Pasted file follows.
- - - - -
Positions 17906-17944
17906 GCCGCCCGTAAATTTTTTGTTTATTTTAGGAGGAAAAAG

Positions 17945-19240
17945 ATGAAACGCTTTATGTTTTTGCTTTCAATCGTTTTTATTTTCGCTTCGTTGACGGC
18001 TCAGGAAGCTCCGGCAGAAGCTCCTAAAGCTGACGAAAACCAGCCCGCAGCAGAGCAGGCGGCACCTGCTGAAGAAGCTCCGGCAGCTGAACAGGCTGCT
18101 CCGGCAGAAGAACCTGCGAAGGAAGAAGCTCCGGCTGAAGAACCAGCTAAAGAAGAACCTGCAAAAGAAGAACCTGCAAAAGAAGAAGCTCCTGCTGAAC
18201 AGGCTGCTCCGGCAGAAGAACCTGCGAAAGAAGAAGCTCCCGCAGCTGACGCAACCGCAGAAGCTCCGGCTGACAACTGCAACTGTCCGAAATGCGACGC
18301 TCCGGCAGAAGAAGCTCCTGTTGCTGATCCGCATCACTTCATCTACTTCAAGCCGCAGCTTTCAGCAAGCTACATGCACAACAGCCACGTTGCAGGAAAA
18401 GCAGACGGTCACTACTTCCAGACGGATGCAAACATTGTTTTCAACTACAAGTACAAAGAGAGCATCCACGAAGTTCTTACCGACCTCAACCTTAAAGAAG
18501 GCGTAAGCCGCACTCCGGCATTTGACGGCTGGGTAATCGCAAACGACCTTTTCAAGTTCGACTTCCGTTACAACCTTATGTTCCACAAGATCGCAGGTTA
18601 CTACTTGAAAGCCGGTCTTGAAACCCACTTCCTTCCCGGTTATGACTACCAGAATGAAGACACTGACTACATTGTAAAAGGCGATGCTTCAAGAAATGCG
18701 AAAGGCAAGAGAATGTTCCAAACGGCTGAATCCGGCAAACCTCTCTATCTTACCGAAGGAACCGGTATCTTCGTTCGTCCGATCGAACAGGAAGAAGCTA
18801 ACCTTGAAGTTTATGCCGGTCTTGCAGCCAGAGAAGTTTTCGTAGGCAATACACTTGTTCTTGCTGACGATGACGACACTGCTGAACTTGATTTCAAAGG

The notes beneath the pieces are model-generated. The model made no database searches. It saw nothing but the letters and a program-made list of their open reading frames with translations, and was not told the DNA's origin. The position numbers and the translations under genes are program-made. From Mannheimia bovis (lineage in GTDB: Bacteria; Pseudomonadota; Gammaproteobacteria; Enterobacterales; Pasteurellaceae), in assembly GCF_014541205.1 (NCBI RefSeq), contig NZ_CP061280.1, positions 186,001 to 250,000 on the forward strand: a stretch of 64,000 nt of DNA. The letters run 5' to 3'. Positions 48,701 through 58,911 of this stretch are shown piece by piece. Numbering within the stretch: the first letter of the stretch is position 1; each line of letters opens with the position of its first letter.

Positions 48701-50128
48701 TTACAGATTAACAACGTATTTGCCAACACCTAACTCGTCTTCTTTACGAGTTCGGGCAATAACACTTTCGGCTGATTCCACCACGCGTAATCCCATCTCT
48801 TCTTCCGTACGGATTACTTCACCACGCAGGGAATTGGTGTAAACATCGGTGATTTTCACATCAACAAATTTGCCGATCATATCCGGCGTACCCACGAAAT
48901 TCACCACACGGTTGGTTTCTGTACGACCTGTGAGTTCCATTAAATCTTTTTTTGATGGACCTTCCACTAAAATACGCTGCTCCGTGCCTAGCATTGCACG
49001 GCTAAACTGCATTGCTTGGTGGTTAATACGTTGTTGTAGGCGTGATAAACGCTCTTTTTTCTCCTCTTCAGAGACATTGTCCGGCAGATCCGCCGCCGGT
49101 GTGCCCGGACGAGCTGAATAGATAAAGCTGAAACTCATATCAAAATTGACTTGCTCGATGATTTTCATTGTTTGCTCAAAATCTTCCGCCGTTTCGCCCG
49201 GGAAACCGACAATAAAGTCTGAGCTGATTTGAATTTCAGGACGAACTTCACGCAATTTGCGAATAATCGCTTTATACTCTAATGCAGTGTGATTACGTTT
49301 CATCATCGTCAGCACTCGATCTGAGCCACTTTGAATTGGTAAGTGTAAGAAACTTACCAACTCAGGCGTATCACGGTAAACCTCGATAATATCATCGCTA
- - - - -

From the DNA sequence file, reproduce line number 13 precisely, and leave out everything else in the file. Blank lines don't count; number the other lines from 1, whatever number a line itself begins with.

18801 ACCTTGAAGTTTATGCCGGTCTTGCAGCCAGAGAAGTTTTCGTAGGCAATACACTTGTTCTTGCTGACGATGACGACACTGCTGAACTTGATTTCAAAGG